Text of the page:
Here, you’ve placed your minion in a position that both (a) cannot be attacked by opposing forces, (b) is near the two mana tiles that are unlikely to be taken, and (c) is still in close enough to the action to threaten to pounce on whatever the opponent plays nearby. In terms of frequency, I tend to place my turn-one, 3-mana minion here more often than not.
Second, we’ve got the “splitter gambit”. (BTW, I’m just making these names up off the top of my head. Feel free to suggest better ones.) It’s ideal if you’ve got a great 5-drop you’re looking to drop next turn.
By positioning like this, you’re giving your opponent a Sophie’s Choice. Your opponent will almost certainly want to prevent you from getting 5-mana next turn, so he’ll need to take the top-most mana tile. But here’s the pickle: if he elects to take the bottom most tile with his minion, he’ll be splitting his forces up, leaving you to swoop in and take the center of the battlefield. Strategically speaking, splitting his forces like this isn’t some huge tactical blunder on his part, but its certainly not super wise either. True, he doesn’t necessarily need to take the bottom tile, but not doing so will prevent him from playing a 4-drop or a 3-drop + 2-drop combo.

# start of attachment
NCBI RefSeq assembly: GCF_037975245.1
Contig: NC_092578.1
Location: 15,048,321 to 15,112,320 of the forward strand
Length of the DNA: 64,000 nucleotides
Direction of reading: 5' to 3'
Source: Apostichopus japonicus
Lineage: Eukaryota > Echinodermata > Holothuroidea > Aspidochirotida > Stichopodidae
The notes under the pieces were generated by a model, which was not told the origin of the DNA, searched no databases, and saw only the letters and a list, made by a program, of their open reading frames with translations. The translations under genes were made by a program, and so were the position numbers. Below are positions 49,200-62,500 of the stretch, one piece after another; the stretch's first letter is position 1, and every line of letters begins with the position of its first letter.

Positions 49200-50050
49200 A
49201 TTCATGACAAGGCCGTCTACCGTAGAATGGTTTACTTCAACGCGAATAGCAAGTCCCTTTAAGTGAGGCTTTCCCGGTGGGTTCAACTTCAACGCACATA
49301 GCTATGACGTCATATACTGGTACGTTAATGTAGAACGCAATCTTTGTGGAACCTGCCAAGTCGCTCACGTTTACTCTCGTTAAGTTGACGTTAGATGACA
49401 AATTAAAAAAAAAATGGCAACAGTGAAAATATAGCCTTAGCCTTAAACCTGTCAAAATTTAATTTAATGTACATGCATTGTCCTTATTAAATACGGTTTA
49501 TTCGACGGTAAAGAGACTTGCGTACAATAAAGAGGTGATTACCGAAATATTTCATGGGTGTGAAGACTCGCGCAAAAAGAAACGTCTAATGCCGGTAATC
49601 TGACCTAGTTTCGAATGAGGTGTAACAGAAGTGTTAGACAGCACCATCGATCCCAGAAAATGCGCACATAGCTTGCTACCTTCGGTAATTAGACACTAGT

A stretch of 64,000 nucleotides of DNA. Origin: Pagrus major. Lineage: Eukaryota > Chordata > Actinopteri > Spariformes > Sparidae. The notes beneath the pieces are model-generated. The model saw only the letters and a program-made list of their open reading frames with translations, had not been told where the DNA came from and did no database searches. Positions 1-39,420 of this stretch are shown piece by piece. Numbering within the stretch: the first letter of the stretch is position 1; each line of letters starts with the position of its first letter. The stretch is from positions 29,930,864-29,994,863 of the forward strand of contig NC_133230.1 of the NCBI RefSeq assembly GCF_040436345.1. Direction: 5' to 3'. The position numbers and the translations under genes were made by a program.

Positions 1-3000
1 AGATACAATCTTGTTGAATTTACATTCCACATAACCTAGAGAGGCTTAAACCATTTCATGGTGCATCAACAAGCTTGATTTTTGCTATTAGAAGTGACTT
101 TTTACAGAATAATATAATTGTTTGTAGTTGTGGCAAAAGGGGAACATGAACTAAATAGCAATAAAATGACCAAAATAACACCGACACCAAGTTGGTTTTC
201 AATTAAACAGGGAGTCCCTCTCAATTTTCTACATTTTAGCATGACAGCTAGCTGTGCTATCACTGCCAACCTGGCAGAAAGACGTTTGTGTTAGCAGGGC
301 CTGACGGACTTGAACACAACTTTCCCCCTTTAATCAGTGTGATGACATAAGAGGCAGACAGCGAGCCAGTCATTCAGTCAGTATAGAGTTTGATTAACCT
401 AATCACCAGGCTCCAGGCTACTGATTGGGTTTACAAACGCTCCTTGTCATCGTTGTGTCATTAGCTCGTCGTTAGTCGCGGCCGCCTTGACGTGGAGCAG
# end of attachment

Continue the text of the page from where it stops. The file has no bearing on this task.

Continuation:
These are just two potential options that I’d recommend trying in lieu of willy nilly taking the middle mana tile without using the mana. I’ll try to follow up with a more detailed guide next week (or, you know, whenever I feel like it).
The aforementioned housekeeping stuff
I’ve got a bunch of fun ideas planned for future articles already. I’ve got some deck specific ones envisioned, some strategy ones, you name it! Literally! Even though I’ve got some ideas for what I want to write about, I’ve been getting a lot of requests for specific content and, while I have some plans on what to the future of the column holds, I’d like to accommodate folks’ requests. What are you interested in reading about? Top tier decks? Strategy articles? Gauntlet-related pieces? Let me know and thanks for reading!